The Cluny’s intimate feel was the perfect setup to emphasize Bear’s Den music. When entering the gig, the room was packed, with fans spilling into every corner and lending their eyes and ears to the magic of the bearded trio. They opened with one of their most popular songs “Elysium”, where the prominent use of the trumpet created a sense of nostalgia that echoed throughout the entire set. Though the banjo and trumpet where noticeable, they did not overpower the unique guitar playing; creating the perfect balance between indie folk and country. The songs “Don’t let the Sun Steal You Away” and “Agape” brought the energy out of the crowd and highlighted the bands ability to guide the audience throughout; as we felt part of the whole experience, rather than detached viewers. The gig as a whole was an artistic piece, with their songs flowing seamlessly as their album “Islands” does. The bands main personal love of Lenard Cohen is main influence to their sound, which is comparable to such bands like Of Monsters and Men and Mumford and Son’s, who they have previously supported. The bands lyrics tell various meaningful stories, which many artist today lack in. The trio’s unity was outwardly seen when they would interact with each other mid song. This did not separate the crowd from the band but alternatively did the opposite and drew us in more. Not only did they connect with us on a musical and lyrical level but on a physical one too. This was shown when they joined us in crowd and played an acoustic version of “Bad Blood”. They finished the promising set with the song “Sahara” from their original album “Without/Within”, which highlighted their incredible songwriting skills from the get go as well as finishing the show on a high.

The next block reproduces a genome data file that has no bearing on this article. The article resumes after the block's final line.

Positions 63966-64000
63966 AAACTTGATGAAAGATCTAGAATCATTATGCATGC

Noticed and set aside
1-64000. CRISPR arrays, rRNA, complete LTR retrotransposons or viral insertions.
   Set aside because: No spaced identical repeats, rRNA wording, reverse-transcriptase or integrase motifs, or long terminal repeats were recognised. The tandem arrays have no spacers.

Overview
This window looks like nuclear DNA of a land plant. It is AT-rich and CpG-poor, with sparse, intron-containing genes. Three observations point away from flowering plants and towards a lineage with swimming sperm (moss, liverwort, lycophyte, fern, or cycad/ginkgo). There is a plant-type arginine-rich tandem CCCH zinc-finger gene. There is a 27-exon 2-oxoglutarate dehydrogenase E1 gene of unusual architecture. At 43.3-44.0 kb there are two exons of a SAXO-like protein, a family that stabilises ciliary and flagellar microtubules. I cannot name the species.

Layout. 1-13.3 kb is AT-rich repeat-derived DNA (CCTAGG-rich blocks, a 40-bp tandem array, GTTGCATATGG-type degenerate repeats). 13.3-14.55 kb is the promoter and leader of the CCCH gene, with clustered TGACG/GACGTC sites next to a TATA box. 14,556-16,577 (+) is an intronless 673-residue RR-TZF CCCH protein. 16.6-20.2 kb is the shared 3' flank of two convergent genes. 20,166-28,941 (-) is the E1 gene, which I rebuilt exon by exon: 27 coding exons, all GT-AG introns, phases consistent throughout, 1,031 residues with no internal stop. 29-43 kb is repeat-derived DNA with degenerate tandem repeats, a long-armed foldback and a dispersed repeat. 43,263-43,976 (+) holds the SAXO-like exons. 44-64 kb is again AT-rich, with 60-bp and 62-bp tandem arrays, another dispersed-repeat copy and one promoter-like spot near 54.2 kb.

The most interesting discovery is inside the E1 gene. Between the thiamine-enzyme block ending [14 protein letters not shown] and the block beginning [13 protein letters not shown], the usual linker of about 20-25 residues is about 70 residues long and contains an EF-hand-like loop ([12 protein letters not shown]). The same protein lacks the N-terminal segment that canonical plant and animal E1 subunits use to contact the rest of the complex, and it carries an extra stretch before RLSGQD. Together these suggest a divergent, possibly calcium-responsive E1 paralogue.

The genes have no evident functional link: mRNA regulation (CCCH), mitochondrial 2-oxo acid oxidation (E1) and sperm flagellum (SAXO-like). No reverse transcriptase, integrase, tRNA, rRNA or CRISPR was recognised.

Andy Brown and Lottie Bovill